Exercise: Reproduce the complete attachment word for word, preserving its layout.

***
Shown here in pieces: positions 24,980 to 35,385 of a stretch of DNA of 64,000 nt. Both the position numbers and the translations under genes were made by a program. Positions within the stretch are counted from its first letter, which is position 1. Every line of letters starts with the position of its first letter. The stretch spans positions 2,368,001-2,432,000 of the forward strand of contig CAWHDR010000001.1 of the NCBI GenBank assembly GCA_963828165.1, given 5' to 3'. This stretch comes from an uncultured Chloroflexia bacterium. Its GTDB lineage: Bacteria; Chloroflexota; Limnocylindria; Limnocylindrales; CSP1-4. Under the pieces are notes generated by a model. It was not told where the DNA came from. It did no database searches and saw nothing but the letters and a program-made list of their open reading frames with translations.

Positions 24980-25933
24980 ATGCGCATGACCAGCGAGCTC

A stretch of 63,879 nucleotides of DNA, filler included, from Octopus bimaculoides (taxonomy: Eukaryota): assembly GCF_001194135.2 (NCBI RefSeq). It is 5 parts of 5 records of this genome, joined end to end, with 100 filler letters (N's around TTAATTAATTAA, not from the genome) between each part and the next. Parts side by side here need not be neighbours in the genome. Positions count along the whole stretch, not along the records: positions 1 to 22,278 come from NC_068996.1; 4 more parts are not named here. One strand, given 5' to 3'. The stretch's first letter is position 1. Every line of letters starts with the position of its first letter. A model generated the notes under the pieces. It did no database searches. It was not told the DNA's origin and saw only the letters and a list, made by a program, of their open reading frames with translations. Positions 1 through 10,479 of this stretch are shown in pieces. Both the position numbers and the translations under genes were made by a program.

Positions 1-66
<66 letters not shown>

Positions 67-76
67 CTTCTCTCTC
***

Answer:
Shown here in pieces: positions 24,980 to 35,385 of a stretch of DNA of 64,000 nt. Both the position numbers and the translations under genes were made by a program. Positions within the stretch are counted from its first letter, which is position 1. Every line of letters starts with the position of its first letter. The stretch spans positions 2,368,001-2,432,000 of the forward strand of contig CAWHDR010000001.1 of the NCBI GenBank assembly GCA_963828165.1, given 5' to 3'. This stretch comes from an uncultured Chloroflexia bacterium. Its GTDB lineage: Bacteria; Chloroflexota; Limnocylindria; Limnocylindrales; CSP1-4. Under the pieces are notes generated by a model. It was not told where the DNA came from. It did no database searches and saw nothing but the letters and a program-made list of their open reading frames with translations.

Positions 24980-25933
24980 ATGCGCATGACCAGCGAGCTC

A stretch of 63,879 nucleotides of DNA, filler included, from Octopus bimaculoides (taxonomy: Eukaryota): assembly GCF_001194135.2 (NCBI RefSeq). It is 5 parts of 5 records of this genome, joined end to end, with 100 filler letters (N's around TTAATTAATTAA, not from the genome) between each part and the next. Parts side by side here need not be neighbours in the genome. Positions count along the whole stretch, not along the records: positions 1 to 22,278 come from NC_068996.1; 4 more parts are not named here. One strand, given 5' to 3'. The stretch's first letter is position 1. Every line of letters starts with the position of its first letter. A model generated the notes under the pieces. It did no database searches. It was not told the DNA's origin and saw only the letters and a list, made by a program, of their open reading frames with translations. Positions 1 through 10,479 of this stretch are shown in pieces. Both the position numbers and the translations under genes were made by a program.

Positions 1-66
<66 letters not shown>

Positions 67-76
67 CTTCTCTCTC